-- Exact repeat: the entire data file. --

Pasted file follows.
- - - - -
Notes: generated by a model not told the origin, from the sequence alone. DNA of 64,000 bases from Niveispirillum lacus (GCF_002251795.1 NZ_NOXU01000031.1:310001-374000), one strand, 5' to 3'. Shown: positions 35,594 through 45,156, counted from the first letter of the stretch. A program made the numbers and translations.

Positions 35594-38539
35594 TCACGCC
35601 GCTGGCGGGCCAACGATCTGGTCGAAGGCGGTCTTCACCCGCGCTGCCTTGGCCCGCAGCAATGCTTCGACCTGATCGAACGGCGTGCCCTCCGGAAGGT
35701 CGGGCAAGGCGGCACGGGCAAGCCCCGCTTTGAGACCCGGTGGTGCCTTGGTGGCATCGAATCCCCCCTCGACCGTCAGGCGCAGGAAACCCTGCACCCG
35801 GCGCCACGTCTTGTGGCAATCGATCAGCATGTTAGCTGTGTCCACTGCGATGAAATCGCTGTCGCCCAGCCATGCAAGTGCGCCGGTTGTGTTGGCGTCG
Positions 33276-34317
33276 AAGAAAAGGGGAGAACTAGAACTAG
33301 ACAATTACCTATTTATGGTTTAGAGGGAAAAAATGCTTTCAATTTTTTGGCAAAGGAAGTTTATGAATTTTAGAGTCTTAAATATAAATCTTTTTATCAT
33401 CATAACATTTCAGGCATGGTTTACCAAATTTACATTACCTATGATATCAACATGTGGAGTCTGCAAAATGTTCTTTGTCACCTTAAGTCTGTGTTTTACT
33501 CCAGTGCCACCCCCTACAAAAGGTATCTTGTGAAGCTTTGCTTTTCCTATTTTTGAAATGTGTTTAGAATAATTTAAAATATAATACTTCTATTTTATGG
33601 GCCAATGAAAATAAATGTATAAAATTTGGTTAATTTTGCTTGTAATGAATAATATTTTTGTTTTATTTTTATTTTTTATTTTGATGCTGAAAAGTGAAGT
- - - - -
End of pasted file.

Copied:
Notes: generated by a model not told the origin, from the sequence alone. DNA of 64,000 bases from Niveispirillum lacus (GCF_002251795.1 NZ_NOXU01000031.1:310001-374000), one strand, 5' to 3'. Shown: positions 35,594 through 45,156, counted from the first letter of the stretch. A program made the numbers and translations.

Positions 35594-38539
35594 TCACGCC
35601 GCTGGCGGGCCAACGATCTGGTCGAAGGCGGTCTTCACCCGCGCTGCCTTGGCCCGCAGCAATGCTTCGACCTGATCGAACGGCGTGCCCTCCGGAAGGT
35701 CGGGCAAGGCGGCACGGGCAAGCCCCGCTTTGAGACCCGGTGGTGCCTTGGTGGCATCGAATCCCCCCTCGACCGTCAGGCGCAGGAAACCCTGCACCCG
35801 GCGCCACGTCTTGTGGCAATCGATCAGCATGTTAGCTGTGTCCACTGCGATGAAATCGCTGTCGCCCAGCCATGCAAGTGCGCCGGTTGTGTTGGCGTCG
Positions 33276-34317
33276 AAGAAAAGGGGAGAACTAGAACTAG
33301 ACAATTACCTATTTATGGTTTAGAGGGAAAAAATGCTTTCAATTTTTTGGCAAAGGAAGTTTATGAATTTTAGAGTCTTAAATATAAATCTTTTTATCAT
33401 CATAACATTTCAGGCATGGTTTACCAAATTTACATTACCTATGATATCAACATGTGGAGTCTGCAAAATGTTCTTTGTCACCTTAAGTCTGTGTTTTACT
33501 CCAGTGCCACCCCCTACAAAAGGTATCTTGTGAAGCTTTGCTTTTCCTATTTTTGAAATGTGTTTAGAATAATTTAAAATATAATACTTCTATTTTATGG
33601 GCCAATGAAAATAAATGTATAAAATTTGGTTAATTTTGCTTGTAATGAATAATATTTTTGTTTTATTTTTATTTTTTATTTTGATGCTGAAAAGTGAAGT